In a front page story in this Sunday’s Washington Post, journalist David Finkel provides one of the first comprehensive U.S. media stories on the humanitarian crisis in Afghanistan, where at least 1 million people face death from famine and drought. The majority of these refugees are women and children.
The crisis has been exacerbated by Pakistan and Tajikistan closing their borders, preventing the entry of refugees trying to escape gender apartheid, genocide, starvation, and disease.
In the past year alone, over 1 million Afghans have fled their homes, trying to enter nearby Pakistan, where many believe they will find food, shelter, work. But Pakistan says that they cannot handle a huge influx of more Afghans and is threatening to send 100,000 back to Afghanistan.
At the Torkham gate, on Afghanistan’s eastern border, thousands of people attempt to make it through the narrow gate, restricted to refugees with valid documentation and open only for certain hours of the day. Most do not make it across, and many are beaten back from the gate.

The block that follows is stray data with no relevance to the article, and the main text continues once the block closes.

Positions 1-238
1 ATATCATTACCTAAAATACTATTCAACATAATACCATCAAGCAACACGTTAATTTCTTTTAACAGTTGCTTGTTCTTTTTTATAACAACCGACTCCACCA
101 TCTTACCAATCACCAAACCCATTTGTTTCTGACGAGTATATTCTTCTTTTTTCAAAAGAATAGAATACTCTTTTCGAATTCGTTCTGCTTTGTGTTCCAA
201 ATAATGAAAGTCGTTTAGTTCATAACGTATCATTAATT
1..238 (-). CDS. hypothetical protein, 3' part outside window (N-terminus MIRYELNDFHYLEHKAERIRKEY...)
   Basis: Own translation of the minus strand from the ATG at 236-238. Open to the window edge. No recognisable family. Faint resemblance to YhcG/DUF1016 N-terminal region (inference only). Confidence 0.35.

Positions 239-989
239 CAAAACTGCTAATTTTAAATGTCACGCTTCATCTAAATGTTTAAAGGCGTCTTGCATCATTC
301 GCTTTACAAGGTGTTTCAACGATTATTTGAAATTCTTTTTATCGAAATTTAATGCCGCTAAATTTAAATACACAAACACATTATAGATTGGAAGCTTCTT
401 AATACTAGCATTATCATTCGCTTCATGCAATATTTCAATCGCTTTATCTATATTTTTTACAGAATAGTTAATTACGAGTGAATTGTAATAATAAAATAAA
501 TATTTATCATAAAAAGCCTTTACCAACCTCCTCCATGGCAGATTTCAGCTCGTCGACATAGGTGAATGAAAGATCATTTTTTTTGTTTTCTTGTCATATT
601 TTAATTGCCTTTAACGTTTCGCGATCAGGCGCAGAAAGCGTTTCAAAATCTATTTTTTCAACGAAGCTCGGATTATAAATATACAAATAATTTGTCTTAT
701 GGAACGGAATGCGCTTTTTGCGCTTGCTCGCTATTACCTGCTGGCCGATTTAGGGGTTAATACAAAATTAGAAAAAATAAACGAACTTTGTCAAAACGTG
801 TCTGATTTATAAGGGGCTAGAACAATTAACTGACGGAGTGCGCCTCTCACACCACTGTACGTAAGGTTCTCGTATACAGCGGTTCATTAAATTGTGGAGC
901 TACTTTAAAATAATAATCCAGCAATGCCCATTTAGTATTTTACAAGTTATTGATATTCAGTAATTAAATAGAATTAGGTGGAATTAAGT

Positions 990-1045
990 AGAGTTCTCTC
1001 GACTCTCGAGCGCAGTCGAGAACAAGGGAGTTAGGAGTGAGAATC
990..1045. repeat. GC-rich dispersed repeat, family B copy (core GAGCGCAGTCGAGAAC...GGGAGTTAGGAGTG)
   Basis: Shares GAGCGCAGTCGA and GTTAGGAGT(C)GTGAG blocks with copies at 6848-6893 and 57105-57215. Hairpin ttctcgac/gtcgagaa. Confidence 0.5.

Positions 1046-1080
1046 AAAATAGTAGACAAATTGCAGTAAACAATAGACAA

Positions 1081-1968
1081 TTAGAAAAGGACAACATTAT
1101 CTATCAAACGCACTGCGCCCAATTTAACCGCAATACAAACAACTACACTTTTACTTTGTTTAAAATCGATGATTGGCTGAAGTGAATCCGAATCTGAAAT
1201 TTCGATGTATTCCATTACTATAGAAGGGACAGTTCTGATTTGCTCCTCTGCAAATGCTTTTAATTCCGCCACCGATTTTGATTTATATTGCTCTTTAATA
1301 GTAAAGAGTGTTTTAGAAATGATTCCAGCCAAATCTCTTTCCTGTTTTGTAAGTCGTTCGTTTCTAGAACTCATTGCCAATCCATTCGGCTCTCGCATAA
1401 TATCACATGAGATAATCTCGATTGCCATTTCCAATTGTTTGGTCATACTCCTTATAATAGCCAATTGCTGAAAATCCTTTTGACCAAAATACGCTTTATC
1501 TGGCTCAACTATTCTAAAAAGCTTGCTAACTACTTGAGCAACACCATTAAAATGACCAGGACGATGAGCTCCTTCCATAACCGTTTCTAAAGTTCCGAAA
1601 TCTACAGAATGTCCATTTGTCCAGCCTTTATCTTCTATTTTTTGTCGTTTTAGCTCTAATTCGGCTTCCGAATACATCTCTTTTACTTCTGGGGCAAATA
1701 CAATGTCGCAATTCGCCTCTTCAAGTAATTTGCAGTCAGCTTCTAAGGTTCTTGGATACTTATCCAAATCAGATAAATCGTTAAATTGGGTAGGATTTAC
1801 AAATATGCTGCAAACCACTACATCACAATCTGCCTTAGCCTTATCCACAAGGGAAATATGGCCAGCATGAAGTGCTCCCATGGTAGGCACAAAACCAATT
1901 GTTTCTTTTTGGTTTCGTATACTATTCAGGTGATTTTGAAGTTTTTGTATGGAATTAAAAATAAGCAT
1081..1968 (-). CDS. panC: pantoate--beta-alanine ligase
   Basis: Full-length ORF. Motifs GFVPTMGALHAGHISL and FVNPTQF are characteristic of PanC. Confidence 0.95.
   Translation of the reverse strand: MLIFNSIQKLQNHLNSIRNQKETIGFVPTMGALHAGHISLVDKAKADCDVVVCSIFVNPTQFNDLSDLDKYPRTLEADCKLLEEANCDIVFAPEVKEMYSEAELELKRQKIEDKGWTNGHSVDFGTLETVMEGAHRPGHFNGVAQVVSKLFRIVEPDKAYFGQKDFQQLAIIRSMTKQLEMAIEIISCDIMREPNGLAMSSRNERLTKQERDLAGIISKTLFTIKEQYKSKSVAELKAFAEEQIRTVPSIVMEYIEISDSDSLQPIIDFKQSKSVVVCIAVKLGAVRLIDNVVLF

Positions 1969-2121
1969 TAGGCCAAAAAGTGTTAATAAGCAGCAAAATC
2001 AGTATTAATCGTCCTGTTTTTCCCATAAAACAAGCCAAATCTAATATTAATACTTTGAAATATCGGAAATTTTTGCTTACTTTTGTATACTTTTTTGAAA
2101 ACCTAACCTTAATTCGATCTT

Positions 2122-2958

Those who have made it across often end up in Jalozai, a camp where 80,000 Afghans live in makeshift tents made of plastic. Because Pakistan does not want to accept any more refugees, Jalozai is not an official refugee camp. The World Food Programme is not allowed inside, so refugees are left with no reliable food source, little water, and poor medical care.
9/12/2014 Violence Against Women Act Turns 20 - Saturday will be the 20th Anniversary of the groundbreaking federal Violence Against Women Act (VAWA).
Passed in 1994, VAWA was the first piece of federal legislation to specifically address domestic violence and sexual assault as crimes and to provide federal funding to improve local response to violence against women, including training and resources for law enforcement and judges.
President Barack Obama on Tuesday issued a proclamation commemorating the VAWA anniversary. . . .
9/12/2014 Indiana Woman Charged With Feticide For Premature Delivery - An Indiana woman has been charged with feticide after she delivered prematurely and sought hospital treatment.
Purvi Patel, 33, sought help at an emergency room for vaginal bleeding where it was discovered that she had delivered prematurely at home. . . .